While weíd have preferred to see the 200NS offering fuel injection, the carbureted 200NS engine does offers adequate throttle response and a smooth, vibe-free nature. The powerband is wide, with Bajajís ExhaustTEC (an exhaust resonance chamber) assisting snappy low-end performance. The gear ratios feel perfectly matched to the engine, and we recorded an indicated top speed of 87 mph flat out in top gear hammering down the long back straight at Bajajís Chakan test track.
The Pulsar 200NS accelerates with gusto for a bike of its displacement. Bajaj claims 3.6 seconds for a 0-36-mph dash and 9.8 secs from 0-62 mph. Overall, this new triple-plug engine is a step up for the Pulsars. The six-speed gearbox feels light and positive, and clutch feel is well-weighted and progressive.
A highlight to the Pulsar 200NS is its bold frame, a steel, twin-spar type (as also provided by Yamaha on the YZF-R15) that neatly encases the engine and leads to the rectangular steel swingarm. Suspension consists of a 37mm fork and gas-charged shock.
The riding position is not as radical as on close cousin, the KTM 200 Duke, but is instead more upright, making the 200NS more comfortable for daily urban commuting. The saddle is well padded and proved roomy enough for my 6-foot-plus frame. Ride quality is reasonably good, if firmer than any previous Pulsar.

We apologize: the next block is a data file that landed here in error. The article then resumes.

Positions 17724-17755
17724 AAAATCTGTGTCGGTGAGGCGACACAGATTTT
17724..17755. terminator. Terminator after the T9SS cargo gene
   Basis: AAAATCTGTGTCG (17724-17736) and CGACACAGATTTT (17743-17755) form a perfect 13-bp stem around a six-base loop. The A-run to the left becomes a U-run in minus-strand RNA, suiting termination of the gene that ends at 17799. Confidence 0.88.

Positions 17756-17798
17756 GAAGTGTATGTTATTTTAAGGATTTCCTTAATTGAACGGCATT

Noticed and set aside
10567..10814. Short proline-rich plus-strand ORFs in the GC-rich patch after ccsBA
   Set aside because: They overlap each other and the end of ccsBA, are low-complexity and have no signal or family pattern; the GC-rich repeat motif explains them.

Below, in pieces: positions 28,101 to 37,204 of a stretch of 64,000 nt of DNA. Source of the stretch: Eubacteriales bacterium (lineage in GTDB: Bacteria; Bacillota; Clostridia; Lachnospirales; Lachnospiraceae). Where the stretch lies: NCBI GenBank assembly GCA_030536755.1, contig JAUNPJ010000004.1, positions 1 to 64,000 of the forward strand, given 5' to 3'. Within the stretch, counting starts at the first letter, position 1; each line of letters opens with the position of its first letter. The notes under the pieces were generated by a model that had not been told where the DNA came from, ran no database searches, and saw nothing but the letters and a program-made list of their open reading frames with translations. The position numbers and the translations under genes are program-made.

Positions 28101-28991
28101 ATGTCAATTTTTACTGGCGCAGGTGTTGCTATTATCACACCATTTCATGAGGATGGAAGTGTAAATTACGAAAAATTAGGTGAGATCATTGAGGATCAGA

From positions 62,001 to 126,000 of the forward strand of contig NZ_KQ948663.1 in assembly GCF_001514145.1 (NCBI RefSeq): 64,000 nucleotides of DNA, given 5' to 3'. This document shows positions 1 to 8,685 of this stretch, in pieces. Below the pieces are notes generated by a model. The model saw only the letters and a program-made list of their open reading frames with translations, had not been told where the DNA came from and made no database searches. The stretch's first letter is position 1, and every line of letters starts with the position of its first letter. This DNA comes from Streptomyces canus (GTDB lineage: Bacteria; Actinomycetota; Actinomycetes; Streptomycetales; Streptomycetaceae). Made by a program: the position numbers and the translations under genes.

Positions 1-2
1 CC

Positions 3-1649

Brakes are ByBre Ė by Brembo, the Indian arm of the famous brake specialists Ė hydraulic discs front and rear providing good feel, powerful stops and the right progression at both levers.
Cornering manners felt consistently fine throughout our track day, with a taut, predictable feel at the handlebar. Steering effort required is light unlike older Pulsars which often suffered an unwanted heaviness, and turn-in on the new P200 is quick and encouraging as a direct consequence. The only impediment to good handling is the low-traction Eurogrip tires that limited pushing the bike to explore its full capabilities.
The Pulsar 200NS offers a lot for a 200cc streetbike, taking the Pulsar story a giant leap forward. You get great style, an engine that packs a solid punch and a new perimeter frame that promotes able handling. All this plus the comfortable riding position to ensure you can live with this motorcycle on a daily basis.
The Pulsars are renowned for their excellent value for money, and the 200NS will be no different. While its official price will only be revealed when the bike launches in some months, we guess this will be in the region of INR Rs 90,000, well inside the higher-spec, relatively sporty KTM 200 Duke's Rs 117,000.
The Bajaj Pulsar 200NS has got it right. Itís a small-capacity streetbike thatís hard to beat for daily commuting.
|Bajaj Pulsar 200NS Specs|
|Price (Ex-showroom, India)||85,000-90,000 Rupees (approx. US$1,650)|
|Wheelbase||1363mm (53.7 in)|
|Curb Weight||145kg (319 lbs)|
|Engine||Single-cylinder, liquid-cooled, four-stroke|
|Power||23.2 bhp (22.9 hp) at 9500rpm|
|Torque||1.86kgm (13.5 ft-lb.) at 8000rpm|
|0-60kph (37 mph)||3.6 seconds (claimed)|
|0-100kph (62 mph)||9.8 seconds (claimed)|
|Maximum speed||140 kph (89 mph)|
|Fuel economy as tested||35.0 kpl (82 mpg)|
|Front suspension||Telescopic fork|
|Rear suspension||Monoshock, rectangular swingarm|
|Front brake||280mm disc|
|Rear brake||230mm drum|
|Tire sizes (front-rear)||100/80x17, 130/70x17|